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    Mapping the Contours of Identity Contestation: Hybridization, Polarization, and Self-Marginalization
    Hintz, Lisel (Mario Einaudi Center for International Studies, 2016-05)
    This paper is part of a larger project that forays into the murky waters of sub-national identity contestation, understood here as struggles among members of a state’s population who support competing various proposals for the content of that state’s national identity. The paper attempts to capture these contours, map their shifts, and parse out the mechanisms by which these changes occur in Turkey, a state with multiple, politically salient identity cleavages. To do so, the paper analyzes these three key episodes that each constitute major challenges to the ruling party’s pursuit of identity hegemony for its own proposal of Ottoman Islamism. Each of these challenges shaping the contours of Turkey’s identity debates over the course of just two years (May 2013 – May 2015) represents a different dynamic of identity contestation: hybridization of opposition demonstrators during the Gezi Protests, polarization among supporters of the AKP and the Gülen Movement, and self-marginalization of the AKP through its increasingly radical rhetoric. Drawing from a wide array of popular culture and social media sources as well as interviews, surveys, and participant observation, the analysis provides new insight into the vernacular politics of identity in contemporary Turkey, while contributing to wider studies of social movements and contentious politics through its examination of various mechanisms of change.
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    Africanizing Apartheid: Identity, Ideology, and State-Building in Post-Independence Africa
    Miller, Jamie (Mario Einaudi Center for International Studies, 2015-04)
    Between 1968 and 1975, the leaders of white South Africa reached out to independent African leaders. Scholars have alternately seen these counterintuitive campaigns as driven by a quest for regional economic hegemony, divide-and-lure realpolitik, or a desire to ingratiate the regime with the West. This article instead argues that the South African government’s outreach was intended as a top-down recalibration of the ideology of Afrikaner nationalism, as the regime endeavored to detach its apartheid program from notions of colonialist racial supremacy, and instead reach across the color line and lay an equal claim to the power and protection of African nationalism. These diplomatic maneuverings, therefore, serve as a prism through which to understand important shifts in state identity, ideological renewal, and the adoption of new state-building models.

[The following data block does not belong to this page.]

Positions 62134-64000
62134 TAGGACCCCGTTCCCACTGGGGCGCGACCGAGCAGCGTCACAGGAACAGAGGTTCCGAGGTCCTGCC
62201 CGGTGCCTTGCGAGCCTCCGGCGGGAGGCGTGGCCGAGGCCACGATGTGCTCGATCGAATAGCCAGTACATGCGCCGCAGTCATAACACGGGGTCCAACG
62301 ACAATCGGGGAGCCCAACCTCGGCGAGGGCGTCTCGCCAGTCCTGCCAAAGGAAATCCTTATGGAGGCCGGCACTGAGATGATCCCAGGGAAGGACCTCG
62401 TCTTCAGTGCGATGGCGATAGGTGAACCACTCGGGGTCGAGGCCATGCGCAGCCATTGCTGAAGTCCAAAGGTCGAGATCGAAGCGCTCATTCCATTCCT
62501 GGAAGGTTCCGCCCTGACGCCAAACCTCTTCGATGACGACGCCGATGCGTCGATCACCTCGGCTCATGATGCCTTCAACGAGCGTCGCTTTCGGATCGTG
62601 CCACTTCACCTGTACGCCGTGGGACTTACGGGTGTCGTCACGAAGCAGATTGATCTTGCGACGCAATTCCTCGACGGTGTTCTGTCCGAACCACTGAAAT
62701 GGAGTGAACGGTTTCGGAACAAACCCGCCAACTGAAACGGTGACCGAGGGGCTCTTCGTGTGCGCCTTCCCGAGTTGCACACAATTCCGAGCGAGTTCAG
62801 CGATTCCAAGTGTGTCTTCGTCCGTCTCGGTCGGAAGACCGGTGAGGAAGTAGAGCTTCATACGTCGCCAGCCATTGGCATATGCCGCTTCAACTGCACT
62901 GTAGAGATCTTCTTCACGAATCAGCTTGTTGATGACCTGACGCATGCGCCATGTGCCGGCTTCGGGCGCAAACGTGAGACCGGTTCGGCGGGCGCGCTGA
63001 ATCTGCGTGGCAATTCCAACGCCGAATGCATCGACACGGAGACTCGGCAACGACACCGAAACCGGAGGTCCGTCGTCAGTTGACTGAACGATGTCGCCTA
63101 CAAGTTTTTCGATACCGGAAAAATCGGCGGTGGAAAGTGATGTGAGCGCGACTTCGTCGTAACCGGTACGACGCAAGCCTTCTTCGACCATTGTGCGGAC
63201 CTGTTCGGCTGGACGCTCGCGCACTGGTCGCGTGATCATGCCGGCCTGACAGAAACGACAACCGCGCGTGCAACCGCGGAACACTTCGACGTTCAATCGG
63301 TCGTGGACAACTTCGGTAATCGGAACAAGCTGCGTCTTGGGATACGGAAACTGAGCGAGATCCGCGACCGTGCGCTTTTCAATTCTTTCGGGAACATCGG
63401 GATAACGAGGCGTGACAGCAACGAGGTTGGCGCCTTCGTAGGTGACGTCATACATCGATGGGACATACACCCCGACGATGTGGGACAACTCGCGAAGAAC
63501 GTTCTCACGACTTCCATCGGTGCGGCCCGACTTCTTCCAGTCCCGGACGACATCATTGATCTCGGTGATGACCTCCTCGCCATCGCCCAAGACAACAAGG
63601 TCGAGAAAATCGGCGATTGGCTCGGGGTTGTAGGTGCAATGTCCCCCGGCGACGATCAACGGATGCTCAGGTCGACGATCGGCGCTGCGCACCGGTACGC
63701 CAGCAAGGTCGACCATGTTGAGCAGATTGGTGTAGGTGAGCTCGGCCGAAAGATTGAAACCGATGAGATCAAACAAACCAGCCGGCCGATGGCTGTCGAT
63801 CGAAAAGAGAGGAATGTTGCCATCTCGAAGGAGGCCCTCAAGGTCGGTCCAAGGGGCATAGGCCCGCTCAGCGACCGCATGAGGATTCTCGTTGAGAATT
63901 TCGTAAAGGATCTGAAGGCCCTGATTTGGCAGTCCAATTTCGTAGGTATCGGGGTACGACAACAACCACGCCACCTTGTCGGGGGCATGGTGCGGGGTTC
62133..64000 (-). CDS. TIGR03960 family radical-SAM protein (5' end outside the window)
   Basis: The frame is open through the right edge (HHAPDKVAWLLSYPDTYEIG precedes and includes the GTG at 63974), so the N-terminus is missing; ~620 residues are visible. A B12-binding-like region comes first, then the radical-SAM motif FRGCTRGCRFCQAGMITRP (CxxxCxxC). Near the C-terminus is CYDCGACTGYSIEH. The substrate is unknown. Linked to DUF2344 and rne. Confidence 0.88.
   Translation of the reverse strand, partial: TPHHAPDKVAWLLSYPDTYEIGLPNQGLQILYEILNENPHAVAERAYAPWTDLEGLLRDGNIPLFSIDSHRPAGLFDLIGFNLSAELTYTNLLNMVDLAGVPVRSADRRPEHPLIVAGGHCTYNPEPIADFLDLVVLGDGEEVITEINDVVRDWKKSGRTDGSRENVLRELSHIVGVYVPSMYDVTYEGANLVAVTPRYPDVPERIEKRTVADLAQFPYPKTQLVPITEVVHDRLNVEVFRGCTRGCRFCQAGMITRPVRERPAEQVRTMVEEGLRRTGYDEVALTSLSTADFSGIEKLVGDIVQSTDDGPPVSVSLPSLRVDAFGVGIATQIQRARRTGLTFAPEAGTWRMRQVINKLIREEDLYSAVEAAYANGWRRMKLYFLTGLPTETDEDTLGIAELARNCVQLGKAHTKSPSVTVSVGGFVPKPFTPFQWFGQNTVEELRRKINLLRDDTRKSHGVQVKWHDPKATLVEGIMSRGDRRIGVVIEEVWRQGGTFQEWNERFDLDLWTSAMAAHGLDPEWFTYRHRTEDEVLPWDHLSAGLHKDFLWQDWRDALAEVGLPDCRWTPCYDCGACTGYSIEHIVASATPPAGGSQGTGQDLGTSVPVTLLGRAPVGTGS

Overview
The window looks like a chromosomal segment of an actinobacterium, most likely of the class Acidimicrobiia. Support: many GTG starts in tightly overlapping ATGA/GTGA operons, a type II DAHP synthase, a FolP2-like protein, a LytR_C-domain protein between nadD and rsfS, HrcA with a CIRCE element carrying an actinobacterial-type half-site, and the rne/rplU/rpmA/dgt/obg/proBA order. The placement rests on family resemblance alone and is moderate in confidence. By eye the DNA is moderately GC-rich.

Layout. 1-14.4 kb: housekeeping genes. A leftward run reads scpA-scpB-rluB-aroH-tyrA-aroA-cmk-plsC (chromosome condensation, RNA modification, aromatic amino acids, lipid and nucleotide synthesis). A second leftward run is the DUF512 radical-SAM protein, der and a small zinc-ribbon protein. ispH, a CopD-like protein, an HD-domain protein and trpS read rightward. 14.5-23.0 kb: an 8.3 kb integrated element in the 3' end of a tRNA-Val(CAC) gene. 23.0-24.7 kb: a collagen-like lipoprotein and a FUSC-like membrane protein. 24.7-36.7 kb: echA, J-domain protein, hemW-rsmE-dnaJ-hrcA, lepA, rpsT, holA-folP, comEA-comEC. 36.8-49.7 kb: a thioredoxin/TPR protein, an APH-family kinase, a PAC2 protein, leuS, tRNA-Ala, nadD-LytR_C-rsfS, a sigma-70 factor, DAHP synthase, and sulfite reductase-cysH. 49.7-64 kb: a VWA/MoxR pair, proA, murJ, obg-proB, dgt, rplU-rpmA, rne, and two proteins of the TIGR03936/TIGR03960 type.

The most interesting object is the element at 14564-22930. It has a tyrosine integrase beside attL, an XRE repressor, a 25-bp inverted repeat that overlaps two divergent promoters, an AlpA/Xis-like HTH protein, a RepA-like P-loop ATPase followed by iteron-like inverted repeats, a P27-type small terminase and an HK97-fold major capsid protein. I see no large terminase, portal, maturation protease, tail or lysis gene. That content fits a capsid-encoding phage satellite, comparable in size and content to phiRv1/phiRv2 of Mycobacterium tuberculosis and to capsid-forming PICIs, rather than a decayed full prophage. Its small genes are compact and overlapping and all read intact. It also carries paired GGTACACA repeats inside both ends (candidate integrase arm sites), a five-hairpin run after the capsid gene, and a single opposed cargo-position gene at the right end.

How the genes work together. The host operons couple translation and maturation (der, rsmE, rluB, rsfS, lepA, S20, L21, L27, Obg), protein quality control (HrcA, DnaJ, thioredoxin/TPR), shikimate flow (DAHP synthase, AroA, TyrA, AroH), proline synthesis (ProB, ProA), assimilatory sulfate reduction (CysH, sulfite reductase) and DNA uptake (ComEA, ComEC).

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    Going Global In Academia: International Ranking Systems and Their Implication for Economic Research Variety
    Palea, Vera (Mario Einaudi Center for International Studies, 2015-07)
    There is nowadays a growing sense of unease about the current state and the direction of financial academic research. A number of critical studies have highlighted the failure of academia in anticipating the recent financial crisis and criticizing economic models used by financial market practitioners. Too much intellectual inquiry has operated within the parameters set by academic practice rather than questioning and challenging them. This paper argues that the current state of research is strictly linked to the adoption of international journal ranking lists as university management tools, which has led to a hegemony of the U.S. elite in research. Affected by a genuine ethnocentrism, U.S. research is very much capital market-oriented and optimized for liberal stock market economies, while completely ignoring different approaches and critical studies. The strength of economics and, more generally, social sciences instead lies in their rich, reflexive research analyses, carried out within their specific contexts, so essential to the social and economic advancement of society. Knowledge would therefore be better served by alternative research agendas tailored to the needs of different forms of capitalism. It is at times of great uncertainty and changes, such as the ones in which we are living, that advantages of variety in research can be appreciated. According to this view, this paper focuses on the European Union and presents a view of research that is strongly embedded in the EU constitutional framework and its ideal of social market economy.